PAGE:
That is the definition of the charge on which Yorkshire County Cricket Club stands accused by Azeem Rafiq, its former spin bowler, who alleges that he was driven to the brink of suicide by the racism he experienced when playing for the club that he left two years ago.
Those allegations – subject to a formal investigation – are by now well known, Rafiq having claimed that racist remarks were directed towards him by some of his own Yorkshire team-mates.
He said that those remarks were sometimes disguised as “banter” and that Yorkshire did nothing, or little, to address his concerns, and that by telling his story he might help others who are suffering in a similar way.
Now I have no idea what went on behind the scenes, so I cannot comment on the specific allegations raised by Rafiq.
But I have read the interviews he has given and watched the footage of him talking to camera, looked into his eyes and listened to the palpably raw emotion in his voice.
And my own opinion, for what it is worth, is that he is either an exceptional storyteller or else there is self-evidently some substance to what he is saying.
It seems unlikely in the extreme that Rafiq is simply plucking his very specific and detailed allegations out of thin air (albeit he has named no names) and entirely reasonable to conclude that racism goes on in cricket (“banter” from bad apples or otherwise) as it does, regrettably, everywhere else, scarring society and its victims in terrible terms.
I may be wrong, but Rafiq looks and sounds to me like a man who has known it and it is up to the investigatory panel (reassuringly top-heavy with Asian representation) to get to the bottom of what is alleged.
Those points established, the question as to whether Yorkshire County Cricket Club is itself institutionally racist strikes me as being a different one entirely, and one that would be difficult for an investigation to prove.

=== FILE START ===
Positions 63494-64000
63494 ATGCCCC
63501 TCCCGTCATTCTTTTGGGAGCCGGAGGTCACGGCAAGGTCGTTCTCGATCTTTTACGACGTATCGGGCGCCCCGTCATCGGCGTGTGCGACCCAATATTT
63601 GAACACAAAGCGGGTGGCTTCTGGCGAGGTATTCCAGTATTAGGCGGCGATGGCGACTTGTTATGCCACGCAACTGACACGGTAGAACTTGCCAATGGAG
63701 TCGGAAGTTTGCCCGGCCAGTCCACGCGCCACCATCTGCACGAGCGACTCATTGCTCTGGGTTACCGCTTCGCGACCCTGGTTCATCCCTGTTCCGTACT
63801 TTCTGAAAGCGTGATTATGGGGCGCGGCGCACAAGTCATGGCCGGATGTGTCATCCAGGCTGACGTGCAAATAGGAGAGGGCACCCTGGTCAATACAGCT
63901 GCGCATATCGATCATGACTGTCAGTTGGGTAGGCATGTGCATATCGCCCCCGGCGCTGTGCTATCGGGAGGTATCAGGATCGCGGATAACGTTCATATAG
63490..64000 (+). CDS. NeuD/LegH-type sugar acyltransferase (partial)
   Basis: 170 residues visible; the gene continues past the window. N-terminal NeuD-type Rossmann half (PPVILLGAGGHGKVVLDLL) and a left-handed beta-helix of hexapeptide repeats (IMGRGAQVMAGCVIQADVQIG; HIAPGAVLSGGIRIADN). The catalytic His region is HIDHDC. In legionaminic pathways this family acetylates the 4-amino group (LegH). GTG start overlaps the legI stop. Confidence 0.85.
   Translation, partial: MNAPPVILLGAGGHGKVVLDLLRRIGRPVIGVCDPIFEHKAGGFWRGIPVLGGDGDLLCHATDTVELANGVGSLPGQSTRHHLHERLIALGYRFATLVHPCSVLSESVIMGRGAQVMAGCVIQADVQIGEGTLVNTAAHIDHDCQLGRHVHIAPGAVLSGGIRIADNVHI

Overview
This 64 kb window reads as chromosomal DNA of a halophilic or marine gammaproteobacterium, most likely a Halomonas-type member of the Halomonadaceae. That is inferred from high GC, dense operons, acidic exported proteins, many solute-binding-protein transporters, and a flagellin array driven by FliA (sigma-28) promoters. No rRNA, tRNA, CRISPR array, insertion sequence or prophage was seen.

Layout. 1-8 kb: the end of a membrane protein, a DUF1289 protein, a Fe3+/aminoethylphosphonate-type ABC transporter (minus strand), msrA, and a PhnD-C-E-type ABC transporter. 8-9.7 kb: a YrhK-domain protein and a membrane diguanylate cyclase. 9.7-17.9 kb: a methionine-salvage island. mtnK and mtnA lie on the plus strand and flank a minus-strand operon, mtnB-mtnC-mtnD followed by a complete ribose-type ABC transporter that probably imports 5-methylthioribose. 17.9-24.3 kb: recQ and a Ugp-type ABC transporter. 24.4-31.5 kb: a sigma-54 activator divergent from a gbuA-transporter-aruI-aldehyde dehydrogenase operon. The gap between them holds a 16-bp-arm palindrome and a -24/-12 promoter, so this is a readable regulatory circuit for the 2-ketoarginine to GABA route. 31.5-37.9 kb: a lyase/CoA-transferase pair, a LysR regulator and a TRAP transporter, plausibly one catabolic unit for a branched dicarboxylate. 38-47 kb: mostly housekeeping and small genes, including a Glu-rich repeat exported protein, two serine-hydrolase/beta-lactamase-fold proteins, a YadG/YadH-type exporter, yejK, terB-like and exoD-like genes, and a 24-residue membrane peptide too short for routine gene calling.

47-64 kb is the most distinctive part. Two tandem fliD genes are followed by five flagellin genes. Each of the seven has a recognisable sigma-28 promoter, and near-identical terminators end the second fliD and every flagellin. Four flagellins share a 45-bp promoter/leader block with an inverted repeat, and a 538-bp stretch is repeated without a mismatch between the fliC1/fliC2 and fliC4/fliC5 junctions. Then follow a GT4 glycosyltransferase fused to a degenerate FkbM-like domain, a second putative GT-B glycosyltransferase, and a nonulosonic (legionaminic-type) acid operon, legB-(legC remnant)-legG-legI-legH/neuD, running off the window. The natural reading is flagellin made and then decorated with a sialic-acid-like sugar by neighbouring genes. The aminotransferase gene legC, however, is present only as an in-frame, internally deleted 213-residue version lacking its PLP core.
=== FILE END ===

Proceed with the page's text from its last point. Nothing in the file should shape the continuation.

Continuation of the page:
I have personally seen no evidence of racism during 16 years of covering the club and would not hesitate to call it out if I had; on the contrary, I have always found Yorkshire CCC to be a model in this regard: a club that has made genuine efforts to engage with the BAME community.
Of course, plenty of work still needs to be done, as club chairman Roger Hutton acknowledged when the club initially responded to Rafiq’s allegations.
But if Yorkshire CCC is institutionally racist – defined as something that is embedded as normal practice within an organisation – then it would appear to go against much of the available evidence.
First, there is the appearance of players in the first XI such as Rafiq himself, with Yorkshire having fielded numerous BAME cricketers in recent times: in no particular order, and just off the top of my head, Adil Rashid, Moin Ashraf, Ajmal Shahzad, Ismail Dawood, Rana Naved-ul-Hasan, Imran Tahir, Inzamam-ul-Haq, Younis Khan, Gurman Randhawa, Yuvraj Singh, Ajaz Patel, Cheteshwar Pujara, Keshav Maharaj, Sarfaraz Ahmed, Tino Best, Kraigg Brathwaite, Nicholas Pooran and, of course, back in the day, Sachin Tendulkar, their first overseas player.
Would an institutionally racist organisation select so many BAME players, hand them the T20 captaincy in Rafiq’s case and have an intrinsically discriminatory attitude towards them?
Would an institutionally racist organisation employ BAME staff and have BAME representation on its own board? Would it have an equality and diversity committee? Would it have undertaken a South Asian engagement programme in communities such as Bradford, Leeds and Kirklees?
Would it have created the first multi-faith room in county cricket in partnership with Asian company Regal Food Products, a project that serves and supports all faiths? Would it host black minority ethnic forums under the umbrella of Yorkshire Cricket? Would it have been involved in the regeneration of Bradford Park Avenue, helping to support the South Asian community and using the game as a vehicle for social inclusion?
Would it have established close ties with Mount Cricket Club in Batley, the 2019 Asian Cricket Club of the Year, and described it as “one of the shining lights within the Yorkshire cricket family because of the way in which they reach out and serve their community”?
Would it have forged close links with ethnic communities through its foundation and cricket board?
There is some food for thought there, perhaps.
There are subplots to this story – the relationship between club and player broke down towards the end for various reasons – and it will be interesting to see what comes out.
A transparent and timely resolution is paramount.
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